On Pins and Needles: A Visit with A.C.T.’s Costume Director Jessie Amoroso

On Pins and Needles: A Visit with A.C.T.’s Costume Director Jessie Amoroso


“Everyone’s running on fumes,” says Jessie Amoroso, American Conservatory Theater's (A.C.T.) costume director, during previews for Love and Information, the first play to premiere at the brand-new Strand Theater.

You may have spotted this recently unveiled building, with its bright scarlet exterior, high glass windows, and flashing Jumbotron, giving a burst of color to a concrete-gray stretch of Market Street near 7th.

It’s not every day, or every decade, that San Francisco gains a new venue for world-class theater, which makes the launching of the Strand a major cultural event for the city—and a stressful whirlwind for A.C.T. Though it’s the company's smaller second home, just a third the size of the Geary Theater, the Strand will open with a big bang.

Love and Information, from acclaimed playwright Caryl Churchill, is a fast-twisting kaleidoscope of 150 characters over 57 scenes, each flashing a momentary view of modern life. On the page, Churchill (A Number, Top Girls) experimentally provides only scraps of conversation, with little indication of who’s speaking, what they’re doing, or where they’re located. A.C.T. chose to set this production in SF, “to tell the story of our home, as we see and experience it,” says Amoroso, the play’s costume designer.

Springboarding off the idea that “the audience might see a glimpse of themselves on stage,” Amoroso studied the shoppers, tourists, tech workers, and street people passing by the Strand during construction. “I spent many days just shooting the locals with my iPhone,” he says. Some of the show’s 150 costumes only appear for a few seconds; all of them had to be designed for maximum impact, so the audience could quickly read each character.

Amoroso’s interest in clothing began with his grandmother, his first sewing mentor, and continued at Cal State Hayward, where he studied theater. Being a costume designer requires both artistic vision and pins-and-needles technique. As fewer people sew at home and fabric stores shut down (SF once had 20; there are now just four), a prolific costume shop like A.C.T.’s often has to look far and wide to find fabric and specialty items to build costumes. Amoroso notes how the field of costume design is changing: “There’s a lot more graphic design, printing your own fabric, getting things made online, using email and digital Dropbox. But a lot of it’s just old-fashioned 19th Century sewing techniques in a 21st Century medium.”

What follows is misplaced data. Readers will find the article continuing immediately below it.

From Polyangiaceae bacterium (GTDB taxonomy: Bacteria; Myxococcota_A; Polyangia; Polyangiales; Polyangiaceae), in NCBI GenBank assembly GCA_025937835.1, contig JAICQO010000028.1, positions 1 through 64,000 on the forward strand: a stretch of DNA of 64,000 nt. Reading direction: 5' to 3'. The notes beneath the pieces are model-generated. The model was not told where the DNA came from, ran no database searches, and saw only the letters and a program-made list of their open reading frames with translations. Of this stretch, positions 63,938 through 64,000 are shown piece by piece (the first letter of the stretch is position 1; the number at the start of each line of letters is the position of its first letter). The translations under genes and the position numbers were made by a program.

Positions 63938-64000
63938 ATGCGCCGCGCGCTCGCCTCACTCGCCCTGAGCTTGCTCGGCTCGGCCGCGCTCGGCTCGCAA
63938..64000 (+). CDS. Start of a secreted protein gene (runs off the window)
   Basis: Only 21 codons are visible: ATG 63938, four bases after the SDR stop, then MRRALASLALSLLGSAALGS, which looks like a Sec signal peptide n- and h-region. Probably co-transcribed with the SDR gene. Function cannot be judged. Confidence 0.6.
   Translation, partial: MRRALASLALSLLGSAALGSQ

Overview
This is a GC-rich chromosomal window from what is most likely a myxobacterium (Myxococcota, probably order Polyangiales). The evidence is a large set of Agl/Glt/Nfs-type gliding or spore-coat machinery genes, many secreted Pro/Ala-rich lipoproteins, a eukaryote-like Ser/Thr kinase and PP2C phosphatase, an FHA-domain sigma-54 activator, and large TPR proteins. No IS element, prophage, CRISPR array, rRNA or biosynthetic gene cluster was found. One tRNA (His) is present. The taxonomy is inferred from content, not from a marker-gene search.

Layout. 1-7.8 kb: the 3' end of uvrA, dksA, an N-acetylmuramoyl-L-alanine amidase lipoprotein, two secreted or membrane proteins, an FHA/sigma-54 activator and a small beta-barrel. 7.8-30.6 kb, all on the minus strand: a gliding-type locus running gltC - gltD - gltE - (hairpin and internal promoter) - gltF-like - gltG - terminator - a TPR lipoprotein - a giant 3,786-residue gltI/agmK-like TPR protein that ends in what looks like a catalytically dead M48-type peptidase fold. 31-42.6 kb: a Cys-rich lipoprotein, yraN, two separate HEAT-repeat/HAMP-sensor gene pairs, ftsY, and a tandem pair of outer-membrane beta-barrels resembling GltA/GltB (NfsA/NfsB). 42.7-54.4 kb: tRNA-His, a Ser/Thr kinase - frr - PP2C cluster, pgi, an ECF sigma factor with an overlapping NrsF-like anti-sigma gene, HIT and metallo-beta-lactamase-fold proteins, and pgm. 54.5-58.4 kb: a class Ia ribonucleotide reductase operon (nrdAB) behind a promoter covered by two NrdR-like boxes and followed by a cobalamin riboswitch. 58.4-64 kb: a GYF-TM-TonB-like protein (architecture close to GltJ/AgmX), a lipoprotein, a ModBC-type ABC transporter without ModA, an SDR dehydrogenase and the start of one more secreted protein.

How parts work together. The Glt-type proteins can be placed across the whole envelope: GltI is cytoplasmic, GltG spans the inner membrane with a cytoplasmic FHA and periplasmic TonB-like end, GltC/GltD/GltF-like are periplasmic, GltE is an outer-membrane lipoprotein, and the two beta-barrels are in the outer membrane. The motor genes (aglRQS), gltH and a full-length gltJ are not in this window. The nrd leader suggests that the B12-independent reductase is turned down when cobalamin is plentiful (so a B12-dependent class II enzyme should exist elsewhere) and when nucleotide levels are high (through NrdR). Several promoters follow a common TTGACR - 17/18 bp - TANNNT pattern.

Creating a complicated production in a brand new theater with a new staff should leave Amoroso tearing his hair out, but he cheerfully claims tech week (the run of performances leading to opening night, during which every technical detail—lighting, sound, props—is fine-tuned) is his favorite part of the process: “Once the costume is inhabited by the actors, you really see what it can do. You’re flying by the seat of your pants to get things just right, which might mean dying or distressing fabrics, getting new accessories, or cutting a costume all together because it just doesn’t work on stage.” With so many moving parts, the goal “is not to hold too dearly your ideas.” He observes, perhaps with a touch of understatement, “Sometimes the dream you start with is not the dream you finish with.”

The dream of the Strand Theater, in the works since A.C.T. purchased this former movie theater—which from 1917 to 2003 showed everything from silent films and Hollywood premieres to The Rocky Horror Picture Show and even porn—is now a reality. Amoroso and his costume department will make changes right through the final preview. Opening night is Thursday, June 17. After that, the designers can refuel their tanks, while local audiences see this vision of modern San Francisco for themselves.

K.M. Soehnlein is a novelist (You Can Say You Knew Me When, Robin and Ruby). His most recent piece for 7x7 was a profile of film producer Brian Grazer.

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